Once you get a referral, the consultant will discuss your symptoms with you in detail as well as your medical history. The results of skin prick tests and blood tests will also help the specialist form a clear picture, although these are only partially helpful. Using fresh kiwifruit in skin prick testing is thought to be more reliable than using the standard solutions. Before your appointment you might ring and find out if fresh kiwifruit will be available.


Doctors cannot easily determine whether a food allergy is mild or severe. However, there may be certain clues. For example, the severity of the reaction you suffered and the amount of kiwifruit that caused it are important factors. If you have reacted to a very small amount of kiwifruit, this suggests your allergy is probably severe.


Also, the presence of asthma – especially when poorly-controlled – has been shown to be a major risk factor for the occurrence of more severe allergic reactions.


Treating symptoms


If your allergy specialist is confident your symptoms will always be mild, you may be prescribed an antihistamine.


If your kiwifruit allergy is of the more severe type, you are likely to be prescribed an adrenaline auto-injector for self-use in an emergency. If you are prescribed an auto-injector, it should be available at all times – with no exceptions. After an adrenaline injection is used, an ambulance should be called immediately as symptoms may return after a short period and more than one injection of adrenaline may be required.

If you are prescribed an adrenaline auto-injector, you will need to know how and when to use it. Ask your GP or allergist for advice. You can also find help on the website relevant to the auto-injector you carry.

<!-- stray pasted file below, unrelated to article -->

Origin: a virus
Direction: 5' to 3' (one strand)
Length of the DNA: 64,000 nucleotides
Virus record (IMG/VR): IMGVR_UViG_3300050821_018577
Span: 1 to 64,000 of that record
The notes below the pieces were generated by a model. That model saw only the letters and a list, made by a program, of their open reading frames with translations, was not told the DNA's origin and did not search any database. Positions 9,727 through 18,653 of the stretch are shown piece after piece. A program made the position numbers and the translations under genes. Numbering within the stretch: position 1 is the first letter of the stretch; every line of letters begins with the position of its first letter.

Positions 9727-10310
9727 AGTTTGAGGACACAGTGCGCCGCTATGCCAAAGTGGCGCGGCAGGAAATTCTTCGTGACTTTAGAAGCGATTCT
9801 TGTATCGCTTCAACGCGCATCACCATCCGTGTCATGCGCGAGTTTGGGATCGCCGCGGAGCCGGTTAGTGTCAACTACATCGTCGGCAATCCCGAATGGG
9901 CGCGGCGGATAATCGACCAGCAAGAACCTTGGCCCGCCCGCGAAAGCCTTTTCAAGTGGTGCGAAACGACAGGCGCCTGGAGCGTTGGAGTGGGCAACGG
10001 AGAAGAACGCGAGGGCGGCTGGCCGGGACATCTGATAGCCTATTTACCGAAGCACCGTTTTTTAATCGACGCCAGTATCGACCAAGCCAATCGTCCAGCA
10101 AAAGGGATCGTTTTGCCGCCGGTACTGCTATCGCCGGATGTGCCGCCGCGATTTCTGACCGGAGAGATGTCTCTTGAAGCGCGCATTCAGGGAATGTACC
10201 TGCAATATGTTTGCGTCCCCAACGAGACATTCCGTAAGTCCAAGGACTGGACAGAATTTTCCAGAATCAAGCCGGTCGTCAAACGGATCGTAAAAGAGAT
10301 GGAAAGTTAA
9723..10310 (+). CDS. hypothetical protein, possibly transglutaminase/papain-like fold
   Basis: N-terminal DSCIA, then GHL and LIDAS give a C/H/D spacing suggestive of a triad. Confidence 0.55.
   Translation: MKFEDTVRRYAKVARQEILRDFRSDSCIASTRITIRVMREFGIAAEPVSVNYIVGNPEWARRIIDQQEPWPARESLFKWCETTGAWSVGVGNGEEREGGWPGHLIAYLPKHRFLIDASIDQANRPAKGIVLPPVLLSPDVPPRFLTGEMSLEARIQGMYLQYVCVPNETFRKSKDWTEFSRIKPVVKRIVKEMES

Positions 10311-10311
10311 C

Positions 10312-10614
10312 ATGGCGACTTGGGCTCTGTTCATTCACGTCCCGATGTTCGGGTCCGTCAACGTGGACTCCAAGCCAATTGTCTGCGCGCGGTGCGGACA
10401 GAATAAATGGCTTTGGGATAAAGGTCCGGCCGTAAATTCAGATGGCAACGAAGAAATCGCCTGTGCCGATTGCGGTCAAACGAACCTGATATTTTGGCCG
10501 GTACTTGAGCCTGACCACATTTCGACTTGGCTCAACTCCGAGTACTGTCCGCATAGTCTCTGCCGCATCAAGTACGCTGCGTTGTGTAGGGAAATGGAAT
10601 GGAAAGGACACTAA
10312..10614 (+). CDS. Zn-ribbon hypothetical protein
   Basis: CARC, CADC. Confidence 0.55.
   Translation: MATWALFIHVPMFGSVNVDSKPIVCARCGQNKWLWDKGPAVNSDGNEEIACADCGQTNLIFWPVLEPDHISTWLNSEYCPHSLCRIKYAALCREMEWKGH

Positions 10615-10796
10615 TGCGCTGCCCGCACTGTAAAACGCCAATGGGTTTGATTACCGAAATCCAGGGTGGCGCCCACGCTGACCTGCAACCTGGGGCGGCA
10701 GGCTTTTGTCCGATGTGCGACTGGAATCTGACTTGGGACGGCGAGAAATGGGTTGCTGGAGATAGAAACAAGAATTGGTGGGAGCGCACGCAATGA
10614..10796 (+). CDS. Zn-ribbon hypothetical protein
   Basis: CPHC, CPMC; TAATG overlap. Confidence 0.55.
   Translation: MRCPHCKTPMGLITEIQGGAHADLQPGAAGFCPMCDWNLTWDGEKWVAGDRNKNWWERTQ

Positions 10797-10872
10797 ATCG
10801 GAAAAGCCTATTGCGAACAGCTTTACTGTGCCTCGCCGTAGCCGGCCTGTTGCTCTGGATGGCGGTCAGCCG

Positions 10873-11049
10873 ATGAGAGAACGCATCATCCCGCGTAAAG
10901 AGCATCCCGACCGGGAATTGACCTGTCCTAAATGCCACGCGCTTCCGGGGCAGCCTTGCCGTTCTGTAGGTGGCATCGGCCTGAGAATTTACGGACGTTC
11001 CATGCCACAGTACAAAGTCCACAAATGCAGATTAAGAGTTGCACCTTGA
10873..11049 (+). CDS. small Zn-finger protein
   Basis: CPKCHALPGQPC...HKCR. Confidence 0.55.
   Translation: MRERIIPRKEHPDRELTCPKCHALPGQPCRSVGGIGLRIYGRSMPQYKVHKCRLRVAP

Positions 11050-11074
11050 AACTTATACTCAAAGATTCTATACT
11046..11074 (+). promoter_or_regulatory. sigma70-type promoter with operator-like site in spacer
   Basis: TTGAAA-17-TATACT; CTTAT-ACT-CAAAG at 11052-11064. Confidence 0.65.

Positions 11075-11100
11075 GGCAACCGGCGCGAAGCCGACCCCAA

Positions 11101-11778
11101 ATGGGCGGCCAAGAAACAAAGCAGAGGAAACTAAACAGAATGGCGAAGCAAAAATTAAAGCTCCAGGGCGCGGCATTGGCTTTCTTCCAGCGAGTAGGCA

Emergency treatment of anaphylaxis – what injectors are available?


Three kinds of pre-loaded adrenaline injection devices – Emerade®, EpiPen® and Jext® – are available on prescription in the UK for those thought to be at risk of a severe reaction. If you carry an auto-injector it should be available to you at all times – with no exceptions. Visit the website of the auto-injector you carry:


• Emerade:
• EpiPen:
• Jext:


If you do not have an adrenaline auto-injector and suffer a severe allergic reaction dial 999 immediately.


Allergies to other foods and substances


Some people with kiwifruit allergy may also react to natural rubber (latex), avocado or banana. This is something known as cross-reactivity – where the proteins in one food are similar in structure to those in another. If you have kiwifruit allergy and react to some other food or substance, you should discuss this with your allergist.


Avoiding kiwifruit


If you have a food allergy, strict avoidance of the culprit food is the first line of defence. Read food ingredient lists carefully every time you shop, even if you have bought a product many times before. Ingredient lists sometimes change.